War on Flesh vol. 1
Chad Clayton rates it:
Author/Artist: Justin Boring, Greg Hildebrandt/Tim Smith 3
“This epic, cutting edge, live action horror romp is a saucy mixture of Akira and Return of the Living Dead.”
The preceding text is the caption for the Google entry of the War on Flesh website. Granted, it’s nothing but ad-copy glurge, but it’s pretty ill-considered nonetheless. “Epic” and “cutting-edge” are standard-to-the-point-of-cliché buzzwords found in advertisements, but it also claims the comic is “live-action.” Not to be a smartass, but how exactly is that possible? But what really grabs my eye is the comparisons to Akira and Return of the Living Dead. Wow. I don’t know who wrote that, but someone’s paying this comic one hell of a compliment. It takes a certain kind of audacity to place the work you’re pushing on the same level as some pretty important touchstones in their respective genres. War on Flesh does appear to aspire to the same level as the above works, but unfortunately, it doesn’t appear to have any clue on how to go about it.
The events in War on Flesh are not attached to any one character or occurrence, so much as it follows how some Haitian witch doctor named Ew Chott Channy started a curse decades ago called the War on Flesh, and how Jean-Tois, the person who will bring it about in modern times, was brought back from the dead by voodoo, demon summoning, and undead hornets (I AM SERIOUS). As you can probably guess, this is a comic about voodoo and zombies, and all the clichés those things entail.
War on Flesh is an ambitious story, and that ambition almost instantly begins contributing to its undoing. It wants to encompass the history of the curse and all that, but the end result reads like a catalogue of horror-movie clichés stuffed into a blender and whipped at high speed. So much plot is being stuffed into so little space, that the exposition turns into a rote relaying of events than a genuine explanation of what’s happening because of who and why. The characters are mostly cardboard cutouts whose behavior borders on the ridiculous, and the story’s horror elements are scarier in concept than they are in their overdone execution. I personally find the very idea of the occult and demon summoning both appalling and terrifying, but as done here, it comes off as dull and mechanical. To give you an idea of how the story hamstrings itself with its own histrionics, War on Flesh‘s idea of “scary” human behavior involves flailing arms, evil smiles, maniacal laughter, and optional vomiting, which is essentially all Ew Chott Channy is. The evil characters, as well as the scene where nominal protagonist Sergot loses his mind, are so over-the-top that they’re frankly ridiculous. In one scene, Sergot kills a priest because…well, because he’s lost his mind and killing a priest proves that, I guess. So it is with the rest of the book. The shock factor takes precedence over whether or not something makes sense, and the bad guys do evil things because, well, they’re evil!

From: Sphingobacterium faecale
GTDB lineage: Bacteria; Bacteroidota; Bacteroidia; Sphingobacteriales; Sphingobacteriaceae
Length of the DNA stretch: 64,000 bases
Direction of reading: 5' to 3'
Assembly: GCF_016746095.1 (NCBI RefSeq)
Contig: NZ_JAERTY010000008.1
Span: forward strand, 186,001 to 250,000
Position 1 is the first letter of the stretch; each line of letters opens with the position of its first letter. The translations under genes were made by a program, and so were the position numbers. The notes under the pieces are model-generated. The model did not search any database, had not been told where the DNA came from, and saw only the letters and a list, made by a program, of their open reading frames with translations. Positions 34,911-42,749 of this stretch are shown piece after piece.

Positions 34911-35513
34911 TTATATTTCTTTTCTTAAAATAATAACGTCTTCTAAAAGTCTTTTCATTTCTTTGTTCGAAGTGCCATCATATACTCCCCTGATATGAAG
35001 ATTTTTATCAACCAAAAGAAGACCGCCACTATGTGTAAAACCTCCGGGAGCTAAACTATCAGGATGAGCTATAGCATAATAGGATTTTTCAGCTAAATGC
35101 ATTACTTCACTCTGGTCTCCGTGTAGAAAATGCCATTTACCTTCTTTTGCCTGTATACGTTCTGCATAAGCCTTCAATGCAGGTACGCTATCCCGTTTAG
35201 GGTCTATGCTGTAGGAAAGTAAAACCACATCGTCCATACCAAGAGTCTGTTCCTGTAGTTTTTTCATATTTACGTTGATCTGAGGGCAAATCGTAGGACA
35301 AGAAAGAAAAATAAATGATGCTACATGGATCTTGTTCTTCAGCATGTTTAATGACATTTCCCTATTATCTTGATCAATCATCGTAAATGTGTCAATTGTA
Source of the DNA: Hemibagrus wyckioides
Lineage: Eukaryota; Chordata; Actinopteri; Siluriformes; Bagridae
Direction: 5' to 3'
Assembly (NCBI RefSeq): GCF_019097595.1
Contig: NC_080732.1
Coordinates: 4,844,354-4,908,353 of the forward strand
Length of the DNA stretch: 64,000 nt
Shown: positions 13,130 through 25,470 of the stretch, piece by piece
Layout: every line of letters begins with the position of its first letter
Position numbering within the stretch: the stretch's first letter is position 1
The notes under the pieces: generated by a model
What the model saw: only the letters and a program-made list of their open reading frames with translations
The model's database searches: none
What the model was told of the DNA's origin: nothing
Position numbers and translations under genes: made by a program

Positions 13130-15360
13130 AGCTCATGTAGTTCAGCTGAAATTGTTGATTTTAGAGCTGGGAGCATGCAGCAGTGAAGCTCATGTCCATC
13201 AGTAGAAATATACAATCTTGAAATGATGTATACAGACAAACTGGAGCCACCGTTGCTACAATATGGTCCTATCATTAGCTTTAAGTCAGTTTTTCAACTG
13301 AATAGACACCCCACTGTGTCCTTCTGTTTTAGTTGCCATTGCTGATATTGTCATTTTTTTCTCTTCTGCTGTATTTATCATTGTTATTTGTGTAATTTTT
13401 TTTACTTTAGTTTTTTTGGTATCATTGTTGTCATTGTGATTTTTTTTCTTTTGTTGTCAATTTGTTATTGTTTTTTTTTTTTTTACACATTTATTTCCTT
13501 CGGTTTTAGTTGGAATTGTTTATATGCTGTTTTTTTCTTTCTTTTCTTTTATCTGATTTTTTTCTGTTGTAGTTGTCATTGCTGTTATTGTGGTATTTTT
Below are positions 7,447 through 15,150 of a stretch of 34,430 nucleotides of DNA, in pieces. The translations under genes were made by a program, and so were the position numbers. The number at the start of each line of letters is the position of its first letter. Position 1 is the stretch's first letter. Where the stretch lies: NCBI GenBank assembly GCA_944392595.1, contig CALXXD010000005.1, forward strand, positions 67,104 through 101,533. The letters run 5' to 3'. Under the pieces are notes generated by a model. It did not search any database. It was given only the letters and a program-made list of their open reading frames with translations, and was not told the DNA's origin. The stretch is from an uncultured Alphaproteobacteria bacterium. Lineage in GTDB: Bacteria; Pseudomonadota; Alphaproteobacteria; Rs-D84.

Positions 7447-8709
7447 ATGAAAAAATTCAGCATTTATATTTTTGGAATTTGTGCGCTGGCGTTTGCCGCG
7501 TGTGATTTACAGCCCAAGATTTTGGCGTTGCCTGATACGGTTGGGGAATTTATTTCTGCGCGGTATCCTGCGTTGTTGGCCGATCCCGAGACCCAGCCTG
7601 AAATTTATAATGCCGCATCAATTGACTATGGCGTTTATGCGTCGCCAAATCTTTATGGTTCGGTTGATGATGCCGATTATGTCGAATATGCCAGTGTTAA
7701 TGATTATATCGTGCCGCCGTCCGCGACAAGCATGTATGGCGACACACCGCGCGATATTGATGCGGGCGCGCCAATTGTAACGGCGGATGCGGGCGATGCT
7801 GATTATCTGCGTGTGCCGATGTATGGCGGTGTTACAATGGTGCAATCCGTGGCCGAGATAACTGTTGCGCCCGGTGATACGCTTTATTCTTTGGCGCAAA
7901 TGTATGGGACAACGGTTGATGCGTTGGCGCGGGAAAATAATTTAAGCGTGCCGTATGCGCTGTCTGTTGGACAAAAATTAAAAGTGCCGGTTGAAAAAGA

Despite its rather detailed cover, War on Flesh isn’t really that impressive to look at. It has this bizarre, monochromatic light/shadow art style that doesn’t allow for much detail, and sometimes renders it hard to tell what’s going on. The characters aren’t really very expressive, and there were times when I had to pause from reading just so I could figure out exactly what was happening in a panel. My exposure to Tim Smith 3’s artwork has been limited, but I’ve seen enough to know that he’s capable of much better than this. The artwork is kind of ugly, which may be intentional in keeping with the ugliness of zombies and everything, but it’s not ugly in a really compelling way.
War on Flesh isn’t really scary or disturbing at all, unless you have issues with heavy occult themes. If that’s not something you want to deal with for whatever reason, I’d recommend staying away from War on Flesh, which is swimming in them. That’s not to say that there’s anyone I would recommend it to: it’s a dull read that’s too ridiculous to be truly scary. Out of all the so-called OEL that TOKYOPOP has sent our way, this has the most tenuous connection to Asian comics: the only real similarity is that it’s in black and white. Stylistically, it’s just a cut-rate American comic for people who thinks zombies are cooler than sliced bread. Zombie horror stories aren’t inherently worthless; the best ones (like, say, Dawn of the Dead) had some unsettling things to say about humanity, and other notable ones were at least stylish or entertaining. Unfortunately, War on Flesh doesn’t think nearly as hard or concentrate nearly as much on style as the highlights of its genre. It’s too preoccupied just trying to do its most basic premise correctly. It’s of little value to anyone who doesn’t start drooling at the thought of zombies staggering around. Or guys chopping off their own huevos. Seriously, who thought that would be a good scene for the comic?
Added: Monday, March 27, 2006
Related Link: TOKYOPOP